Corn inspected for export in the week ended May 22 rose to the highest for the week since 2010, the U.S. Department of Agriculture said yesterday in a report. In New Orleans, premiums paid for grain shipped before the end of June climbed by at least 4 cents a bushel today, USDA data show. Futures earlier traded at a 12-week low, and fell 9 percent in May.
“Demand will improve with the lower prices,” Joe Vaclavik, the president of Standard Grain Inc. in Chicago, said in a telephone interview. “Exports in particular will be excellent.”
Corn futures for July delivery rose 0.6 percent to close at $4.725 a bushel at 1:15 p.m. on the Chicago Board of Trade, after touching $4.665, the lowest for a most-active contract since March 4. Prices are heading for the first monthly decline this year.
Wheat fell after seeding accelerated during the past week, Terry Reilly, a senior commodity analyst for Futures International LLC in Chicago, said in a telephone interview. U.S. spring-wheat planting was 74 percent finished as of May 25, up from 49 percent a week earlier, USDA data show.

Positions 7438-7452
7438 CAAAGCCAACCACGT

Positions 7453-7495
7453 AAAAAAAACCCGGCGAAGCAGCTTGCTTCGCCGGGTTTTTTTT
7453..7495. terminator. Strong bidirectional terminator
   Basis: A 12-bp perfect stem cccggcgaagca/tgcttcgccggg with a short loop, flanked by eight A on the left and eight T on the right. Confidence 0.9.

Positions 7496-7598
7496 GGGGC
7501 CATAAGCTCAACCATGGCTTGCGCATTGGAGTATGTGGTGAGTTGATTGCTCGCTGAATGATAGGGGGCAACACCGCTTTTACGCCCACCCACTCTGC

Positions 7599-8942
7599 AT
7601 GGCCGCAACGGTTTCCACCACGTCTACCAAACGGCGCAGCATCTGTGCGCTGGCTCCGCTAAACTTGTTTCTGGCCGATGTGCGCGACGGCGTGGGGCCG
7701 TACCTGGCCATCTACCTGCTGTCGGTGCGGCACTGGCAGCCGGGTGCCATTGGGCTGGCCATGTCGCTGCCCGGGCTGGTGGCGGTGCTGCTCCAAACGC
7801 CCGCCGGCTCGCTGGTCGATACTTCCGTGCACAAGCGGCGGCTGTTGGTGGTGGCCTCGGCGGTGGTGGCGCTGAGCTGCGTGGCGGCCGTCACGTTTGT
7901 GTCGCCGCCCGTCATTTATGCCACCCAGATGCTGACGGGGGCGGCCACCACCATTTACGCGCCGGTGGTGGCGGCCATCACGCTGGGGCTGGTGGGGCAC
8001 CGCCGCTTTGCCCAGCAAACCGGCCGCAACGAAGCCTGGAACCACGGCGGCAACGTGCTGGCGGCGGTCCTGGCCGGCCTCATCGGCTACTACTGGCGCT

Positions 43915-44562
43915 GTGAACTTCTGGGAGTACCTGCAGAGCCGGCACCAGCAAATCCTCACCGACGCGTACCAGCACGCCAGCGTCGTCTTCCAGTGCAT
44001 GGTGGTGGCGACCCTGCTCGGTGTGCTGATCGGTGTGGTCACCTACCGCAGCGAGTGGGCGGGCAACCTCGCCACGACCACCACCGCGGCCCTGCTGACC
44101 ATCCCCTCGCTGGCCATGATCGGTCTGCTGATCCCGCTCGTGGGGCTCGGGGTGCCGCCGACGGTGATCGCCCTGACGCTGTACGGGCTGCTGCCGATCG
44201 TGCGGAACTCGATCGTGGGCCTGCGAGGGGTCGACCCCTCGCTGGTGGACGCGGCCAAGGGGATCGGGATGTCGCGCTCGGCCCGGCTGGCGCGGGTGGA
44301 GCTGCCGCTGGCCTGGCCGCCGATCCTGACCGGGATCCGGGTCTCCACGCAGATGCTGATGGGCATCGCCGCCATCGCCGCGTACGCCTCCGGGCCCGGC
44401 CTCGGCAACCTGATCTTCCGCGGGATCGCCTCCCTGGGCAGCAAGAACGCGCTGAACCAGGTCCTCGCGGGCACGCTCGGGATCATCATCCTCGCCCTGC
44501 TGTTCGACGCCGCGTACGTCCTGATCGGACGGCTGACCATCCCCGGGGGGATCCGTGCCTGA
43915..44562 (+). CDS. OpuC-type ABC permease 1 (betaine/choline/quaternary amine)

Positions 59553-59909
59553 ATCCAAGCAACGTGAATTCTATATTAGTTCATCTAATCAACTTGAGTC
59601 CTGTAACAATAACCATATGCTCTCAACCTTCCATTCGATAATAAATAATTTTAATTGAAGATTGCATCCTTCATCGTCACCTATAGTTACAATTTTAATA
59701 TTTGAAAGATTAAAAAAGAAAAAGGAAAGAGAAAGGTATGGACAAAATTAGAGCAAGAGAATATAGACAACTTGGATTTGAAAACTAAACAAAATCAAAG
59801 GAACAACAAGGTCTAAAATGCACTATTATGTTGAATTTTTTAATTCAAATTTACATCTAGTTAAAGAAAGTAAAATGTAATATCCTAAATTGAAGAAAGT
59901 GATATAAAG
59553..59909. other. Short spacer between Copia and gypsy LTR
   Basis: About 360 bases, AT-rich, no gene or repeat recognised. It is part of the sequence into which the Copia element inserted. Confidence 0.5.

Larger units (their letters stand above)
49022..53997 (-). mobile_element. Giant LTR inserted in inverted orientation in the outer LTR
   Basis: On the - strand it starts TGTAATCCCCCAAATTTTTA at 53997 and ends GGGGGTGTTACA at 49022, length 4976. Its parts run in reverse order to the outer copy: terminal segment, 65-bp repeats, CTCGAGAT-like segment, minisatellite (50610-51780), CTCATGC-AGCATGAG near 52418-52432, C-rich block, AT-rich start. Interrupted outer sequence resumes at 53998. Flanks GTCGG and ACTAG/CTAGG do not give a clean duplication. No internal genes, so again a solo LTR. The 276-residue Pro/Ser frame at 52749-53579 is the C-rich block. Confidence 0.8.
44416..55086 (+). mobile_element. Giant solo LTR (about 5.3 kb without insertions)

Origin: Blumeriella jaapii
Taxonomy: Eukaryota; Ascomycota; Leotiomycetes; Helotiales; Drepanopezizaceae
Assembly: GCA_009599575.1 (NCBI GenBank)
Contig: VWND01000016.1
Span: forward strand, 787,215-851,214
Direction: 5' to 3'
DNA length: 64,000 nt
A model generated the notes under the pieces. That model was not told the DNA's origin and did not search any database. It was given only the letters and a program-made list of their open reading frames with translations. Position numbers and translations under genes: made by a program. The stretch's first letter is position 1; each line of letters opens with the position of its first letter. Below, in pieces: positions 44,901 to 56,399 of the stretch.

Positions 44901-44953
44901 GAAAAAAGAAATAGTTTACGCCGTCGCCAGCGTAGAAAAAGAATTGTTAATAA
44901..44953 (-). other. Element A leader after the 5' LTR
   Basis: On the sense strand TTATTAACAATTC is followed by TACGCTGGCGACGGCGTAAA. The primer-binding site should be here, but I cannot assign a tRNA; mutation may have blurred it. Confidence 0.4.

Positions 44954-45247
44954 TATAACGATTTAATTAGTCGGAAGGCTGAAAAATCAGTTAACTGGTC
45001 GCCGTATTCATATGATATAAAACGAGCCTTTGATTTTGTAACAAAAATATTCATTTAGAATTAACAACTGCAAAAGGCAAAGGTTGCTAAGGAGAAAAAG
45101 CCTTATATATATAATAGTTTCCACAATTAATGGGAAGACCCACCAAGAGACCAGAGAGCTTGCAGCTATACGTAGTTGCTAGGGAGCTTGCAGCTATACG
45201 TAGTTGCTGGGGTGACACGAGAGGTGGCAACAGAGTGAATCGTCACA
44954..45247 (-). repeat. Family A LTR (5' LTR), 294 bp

On the CBOT, wheat futures for July delivery declined 0.4 percent to $6.3875 a bushel, after touching $6.33, the lowest since March 4.
Improved prospects for the crop in Russia, the fifth-biggest wheat exporter, also pushed prices lower, Reilly said. Russia will harvest 53 million to 55 million tons this year, Agriculture Minister Nikolai Fedorov said today. That compares with last season’s harvest of 52.1 million, as estimated by the USDA.
Soybean futures for delivery in July rose 0.6 percent to $14.9775 a bushel in Chicago. On May 22, prices reached an 11-month high of $15.3675. U.S. inventories before the start of the 2014 harvest will fall to the lowest as a percent of use and exports since before 1965, the government estimates